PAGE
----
Staying positive as an in-house designer

I know some designers would balk at the idea of staying at a single company for 1 year, let alone 3 years. Yet I’m hitting the 3 year mark at my company, and looking back, I’ve stayed because the team is like family, and leadership changes at a rate where it feels like I’m learning and growing at a different company every year.

While I feel like I work hard and am not necessarily a cynical person, I realized today that I’ve also built up some innate assumptions as my experience has grown. Negative assumptions of how a project will go, or what it will be like to work with certain teams, ex. “This project scope is going to blow up.” “This team will be hard to work with.” “This will be chaotic.” And I hold on to these assumptions, without always assessing changes in the current situation, leaders, processes, teams, goals.

I’m sure that this doesn’t necessarily change based on shifting where I work, judging from UX design memes.

Anyhow, this negativity is not only contagious, it pushes down the positive, happy force that I imagine drives design and creativity.

Tips on staying positive as an in-house designer

Tips I got from my boss:

  1. Notice when you’re feeling negative, resentful, overwhelmed, etc, and remember that most designers work in fields that are not life or death; no one dies because a project is managed poorly or a design is faulty. So don’t let yourself get swept up in emotions. “Oh, this cupboard is a mess. It needs to be cleaned” is more realistic than “OMG this messy cupboard is going to cause huge problems, why are we the only ones cleaning this up.”
  2. Grow with the company, and help others grow: Approach difficult situations as an opportunity to grow, or as an opportunity to coach/guide if it’s a matter of helping others perform their role.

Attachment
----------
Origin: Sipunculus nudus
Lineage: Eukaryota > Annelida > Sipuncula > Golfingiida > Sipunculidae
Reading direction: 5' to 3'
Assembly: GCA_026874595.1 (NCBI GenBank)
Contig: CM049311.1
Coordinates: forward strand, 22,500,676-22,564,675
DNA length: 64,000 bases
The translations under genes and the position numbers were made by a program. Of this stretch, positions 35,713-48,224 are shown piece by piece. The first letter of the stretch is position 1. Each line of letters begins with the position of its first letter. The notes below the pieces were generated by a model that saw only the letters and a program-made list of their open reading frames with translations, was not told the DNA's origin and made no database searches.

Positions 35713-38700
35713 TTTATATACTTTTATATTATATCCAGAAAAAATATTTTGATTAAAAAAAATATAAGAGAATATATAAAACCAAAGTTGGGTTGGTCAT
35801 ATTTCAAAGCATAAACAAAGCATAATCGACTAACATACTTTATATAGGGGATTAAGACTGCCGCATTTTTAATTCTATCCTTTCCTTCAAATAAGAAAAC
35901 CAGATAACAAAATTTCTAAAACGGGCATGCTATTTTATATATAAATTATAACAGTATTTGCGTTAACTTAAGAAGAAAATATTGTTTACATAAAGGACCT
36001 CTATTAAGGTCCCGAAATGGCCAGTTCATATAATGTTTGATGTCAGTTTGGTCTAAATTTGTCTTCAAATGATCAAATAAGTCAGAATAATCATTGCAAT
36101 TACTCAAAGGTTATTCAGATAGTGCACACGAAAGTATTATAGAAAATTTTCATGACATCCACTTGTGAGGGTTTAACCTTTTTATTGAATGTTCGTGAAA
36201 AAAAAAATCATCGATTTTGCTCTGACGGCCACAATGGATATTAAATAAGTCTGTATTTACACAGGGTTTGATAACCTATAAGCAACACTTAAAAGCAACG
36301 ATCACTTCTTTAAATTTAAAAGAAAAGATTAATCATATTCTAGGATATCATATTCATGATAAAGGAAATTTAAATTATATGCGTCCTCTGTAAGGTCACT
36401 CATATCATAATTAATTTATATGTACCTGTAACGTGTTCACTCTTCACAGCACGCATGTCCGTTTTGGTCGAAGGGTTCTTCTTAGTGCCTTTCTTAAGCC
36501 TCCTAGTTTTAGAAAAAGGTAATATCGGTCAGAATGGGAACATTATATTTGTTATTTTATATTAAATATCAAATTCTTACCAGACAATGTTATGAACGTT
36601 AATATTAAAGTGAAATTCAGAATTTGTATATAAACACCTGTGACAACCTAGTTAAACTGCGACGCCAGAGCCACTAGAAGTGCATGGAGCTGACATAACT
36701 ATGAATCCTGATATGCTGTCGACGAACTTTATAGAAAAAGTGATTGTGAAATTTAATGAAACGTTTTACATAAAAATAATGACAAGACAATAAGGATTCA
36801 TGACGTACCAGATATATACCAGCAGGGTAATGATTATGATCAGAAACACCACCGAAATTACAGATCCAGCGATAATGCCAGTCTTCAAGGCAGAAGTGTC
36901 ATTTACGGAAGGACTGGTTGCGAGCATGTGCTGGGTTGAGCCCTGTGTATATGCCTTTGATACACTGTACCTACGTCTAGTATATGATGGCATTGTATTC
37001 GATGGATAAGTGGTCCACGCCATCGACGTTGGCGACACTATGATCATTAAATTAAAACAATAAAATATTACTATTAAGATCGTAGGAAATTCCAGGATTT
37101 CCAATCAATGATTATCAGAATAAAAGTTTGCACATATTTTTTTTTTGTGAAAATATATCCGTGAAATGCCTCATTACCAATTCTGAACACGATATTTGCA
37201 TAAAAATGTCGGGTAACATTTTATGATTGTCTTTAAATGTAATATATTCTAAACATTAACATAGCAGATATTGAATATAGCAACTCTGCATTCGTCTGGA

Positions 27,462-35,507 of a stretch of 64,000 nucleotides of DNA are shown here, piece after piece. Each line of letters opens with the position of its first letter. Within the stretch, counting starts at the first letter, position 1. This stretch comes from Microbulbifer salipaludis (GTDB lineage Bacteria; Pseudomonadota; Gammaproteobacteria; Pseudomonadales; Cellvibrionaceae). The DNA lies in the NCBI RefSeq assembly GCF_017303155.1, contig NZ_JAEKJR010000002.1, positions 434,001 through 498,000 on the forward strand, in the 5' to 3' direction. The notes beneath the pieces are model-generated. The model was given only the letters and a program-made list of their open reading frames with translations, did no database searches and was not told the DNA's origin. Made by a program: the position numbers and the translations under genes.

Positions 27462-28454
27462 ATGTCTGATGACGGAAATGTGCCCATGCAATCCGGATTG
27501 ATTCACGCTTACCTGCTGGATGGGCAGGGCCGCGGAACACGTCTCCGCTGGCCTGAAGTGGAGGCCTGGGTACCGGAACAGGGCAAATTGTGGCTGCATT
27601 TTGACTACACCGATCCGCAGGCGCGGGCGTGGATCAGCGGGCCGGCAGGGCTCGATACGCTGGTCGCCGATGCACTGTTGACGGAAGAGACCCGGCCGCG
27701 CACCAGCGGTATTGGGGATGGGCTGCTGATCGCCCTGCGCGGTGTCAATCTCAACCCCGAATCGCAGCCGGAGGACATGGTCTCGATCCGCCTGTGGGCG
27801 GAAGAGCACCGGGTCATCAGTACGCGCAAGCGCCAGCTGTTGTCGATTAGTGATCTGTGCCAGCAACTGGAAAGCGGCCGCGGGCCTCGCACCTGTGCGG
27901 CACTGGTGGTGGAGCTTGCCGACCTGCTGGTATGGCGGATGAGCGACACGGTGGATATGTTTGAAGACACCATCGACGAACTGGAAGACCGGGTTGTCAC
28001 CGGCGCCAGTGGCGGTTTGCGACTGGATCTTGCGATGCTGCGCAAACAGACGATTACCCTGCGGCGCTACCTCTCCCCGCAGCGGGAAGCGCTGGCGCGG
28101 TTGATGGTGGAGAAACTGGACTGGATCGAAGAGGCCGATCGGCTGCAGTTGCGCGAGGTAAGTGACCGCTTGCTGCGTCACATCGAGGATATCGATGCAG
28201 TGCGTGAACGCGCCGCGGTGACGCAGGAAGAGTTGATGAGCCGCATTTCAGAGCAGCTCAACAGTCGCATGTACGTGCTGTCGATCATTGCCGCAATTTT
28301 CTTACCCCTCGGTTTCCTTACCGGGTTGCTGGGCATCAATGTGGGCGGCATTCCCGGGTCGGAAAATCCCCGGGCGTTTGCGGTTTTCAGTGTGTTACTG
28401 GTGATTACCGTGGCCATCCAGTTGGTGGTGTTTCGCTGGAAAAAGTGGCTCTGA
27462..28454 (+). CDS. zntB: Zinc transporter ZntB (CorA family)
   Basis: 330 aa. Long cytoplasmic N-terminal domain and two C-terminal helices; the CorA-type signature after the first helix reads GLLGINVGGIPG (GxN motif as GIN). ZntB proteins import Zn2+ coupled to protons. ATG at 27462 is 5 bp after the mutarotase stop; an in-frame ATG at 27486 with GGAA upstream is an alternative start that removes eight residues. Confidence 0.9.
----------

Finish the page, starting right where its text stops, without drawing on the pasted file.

3. When a project feels chaotic with no one driving it, let go of trying to ‘get an A’, and instead approach project delivery like baseball, where ball players can hit 1 swing out of 4 and be a major league player. Also, it’s ok to drop the ‘ball’ on a project. Sometimes you need to drop the ball for other people to recognize where they need to step up.
  4. Overall recognize that you are lucky to be able to work, and that you even have the opportunity to face small grievances.

In summary, even though I felt like I was working hard and being productive, I realized as I’ve gained experience I’ve also grown invisible assumptions. Since trying these tips, I’ve noticed feeling kinder toward myself and others, which definitely proves I’ve been in negative fog unnoticed by myself.

Another takeaway: Find a team where you can get true mentorship, where someone can help you see your blind spots and cares enough to challenge you :).

User Experience Designer